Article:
I think that I still have the original on hand; it was created using several stencils from  What sold today is a print of the original.


Tuesday, December 2, 2014

I haven't been able to verify this, since my Internet search failed to locate the right Maggie Crawford, but I think that this lovely artwork created by her --

-- came to life with the help of my stencil Queen Anne's Lace.  If I'm wrong about that, then I can still say that it might have been my stencil.  Maggie Crawford's handling of color and text are a beauty to behold. 

Her artwork is featured in the 5X5 Collection curated by Seth Apter.

Friday, November 21, 2014

Christmas Preparations with Stencils

Aluminum tape -- found in hardware stores and home improvement centers -- isn't just for repairs.  It can also brighten up Christmas cards, tree ornaments and party place-cards.  Altho I posted this write-up back in summer, it deserves a repeat during this season of preparing for festivities.

This beautiful tape, just shy of 2" in width, comes with a white paper backing that, when peeled off, reveals a self-stick backing.

For this project, besides the tape, I used stencils, alcohol inks, Sharpie pens, an embossing stylus, padding (a craft foam sheet and an old mouse pad), masking tape, and a non-stick paper (non-stick aluminum foil or freezer paper, shiny side up) to spread over the work surface for its protection.

 Above, at the top of the photo, is a view of the tape as it comes, in a roll.  Here, I have cut off 2 lengths of it and secured them with masking tape to (left) a sheet of yellow craft foam and (right) an old mouse pad. 

 Below is a close-up of the next step I took in this project -- placing stencils over the tape.  The upper photo shows my 9"X12"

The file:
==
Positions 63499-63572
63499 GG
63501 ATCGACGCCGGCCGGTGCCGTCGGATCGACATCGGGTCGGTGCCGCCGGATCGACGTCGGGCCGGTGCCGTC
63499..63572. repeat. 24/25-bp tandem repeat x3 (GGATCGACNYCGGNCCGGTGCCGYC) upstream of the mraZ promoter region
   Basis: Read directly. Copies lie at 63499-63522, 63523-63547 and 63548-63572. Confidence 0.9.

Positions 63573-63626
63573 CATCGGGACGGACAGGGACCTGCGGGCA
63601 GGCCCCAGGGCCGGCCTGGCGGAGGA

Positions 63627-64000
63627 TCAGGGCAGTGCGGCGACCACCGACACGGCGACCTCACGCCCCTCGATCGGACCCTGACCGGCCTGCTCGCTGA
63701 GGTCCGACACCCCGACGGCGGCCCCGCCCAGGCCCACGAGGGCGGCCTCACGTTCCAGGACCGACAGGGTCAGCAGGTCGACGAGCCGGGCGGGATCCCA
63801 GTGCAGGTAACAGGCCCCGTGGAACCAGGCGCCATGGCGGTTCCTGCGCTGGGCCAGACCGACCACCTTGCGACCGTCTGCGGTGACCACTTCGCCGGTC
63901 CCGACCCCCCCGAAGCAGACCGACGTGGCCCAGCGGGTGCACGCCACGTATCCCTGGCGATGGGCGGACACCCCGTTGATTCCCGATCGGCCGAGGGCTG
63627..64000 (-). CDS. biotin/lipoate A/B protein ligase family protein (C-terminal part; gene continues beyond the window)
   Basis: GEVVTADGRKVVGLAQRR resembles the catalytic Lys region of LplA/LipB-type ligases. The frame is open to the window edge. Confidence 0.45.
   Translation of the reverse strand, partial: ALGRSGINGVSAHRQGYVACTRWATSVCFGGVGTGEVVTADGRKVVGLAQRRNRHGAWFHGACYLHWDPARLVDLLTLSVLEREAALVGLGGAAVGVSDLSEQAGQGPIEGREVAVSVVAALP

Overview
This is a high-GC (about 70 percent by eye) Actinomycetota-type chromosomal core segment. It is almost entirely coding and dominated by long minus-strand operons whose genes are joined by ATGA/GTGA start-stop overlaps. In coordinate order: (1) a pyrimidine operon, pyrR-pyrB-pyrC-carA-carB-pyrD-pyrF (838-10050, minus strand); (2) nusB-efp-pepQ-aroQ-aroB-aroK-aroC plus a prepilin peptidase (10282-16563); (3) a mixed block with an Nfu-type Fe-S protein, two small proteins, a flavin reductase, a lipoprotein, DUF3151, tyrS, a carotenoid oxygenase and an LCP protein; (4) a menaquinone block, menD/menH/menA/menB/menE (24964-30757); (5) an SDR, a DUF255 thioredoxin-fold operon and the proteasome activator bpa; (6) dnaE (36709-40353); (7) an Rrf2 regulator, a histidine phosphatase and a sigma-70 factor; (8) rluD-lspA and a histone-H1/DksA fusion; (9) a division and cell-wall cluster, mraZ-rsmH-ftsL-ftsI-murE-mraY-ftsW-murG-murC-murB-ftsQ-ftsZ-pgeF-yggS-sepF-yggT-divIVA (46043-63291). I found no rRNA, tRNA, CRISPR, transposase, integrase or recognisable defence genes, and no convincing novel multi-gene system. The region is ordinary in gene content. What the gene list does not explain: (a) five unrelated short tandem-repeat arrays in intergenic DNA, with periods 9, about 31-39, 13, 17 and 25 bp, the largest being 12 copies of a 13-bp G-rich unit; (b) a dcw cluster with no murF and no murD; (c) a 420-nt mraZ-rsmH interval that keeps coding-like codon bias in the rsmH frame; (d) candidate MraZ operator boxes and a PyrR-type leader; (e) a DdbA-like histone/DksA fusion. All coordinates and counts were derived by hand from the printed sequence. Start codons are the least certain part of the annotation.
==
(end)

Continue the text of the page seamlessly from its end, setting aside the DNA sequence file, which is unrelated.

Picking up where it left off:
Wrought Iron Gate stencil and the smaller photo shows my 9"X12" Borders 1 stencil.

I traced the stencils' line-work with an embossing stylus, the top of which is shown below -- but a ballpoint pen would work, too.


My next step was to lift off the stencil to reveal the embossed tape -- 

Below are two photos showing the embossed tapes with alcohol inks added--

I liked the colors of these inks, but wasn't happy with the way the embossed line-work disappeared under them.  So I began experimenting.  One experiment was to remove most of the ink with rubbing alcohol.  I also got out my Sharpie pens, knowing that these deeply embossed lines would be easy to trace.  But to be on the safe side, I replaced the stencils, lining them up with the embossed line-work --
After lifting off the stencil a second time, I had the results below.
The lower strip of tape has been embossed, alcohol-inked, and wiped with rubbing alcohol.  Some of the alcohol ink remains, highlighting the embossed line-work.
Below is a 6"X6" greeting card I made using this tape, but the next cards I make with this festive tape will be Christmas cards...
... and they will be similar to the Christmas cards below, except that foil tape will be used instead of the cardstock I used below, along with the same two stencils, Wrought Iron Gate stencil and Borders 1 stencil.


Monday, November 17, 2014

Texture Prints -- The Tool Becomes The Art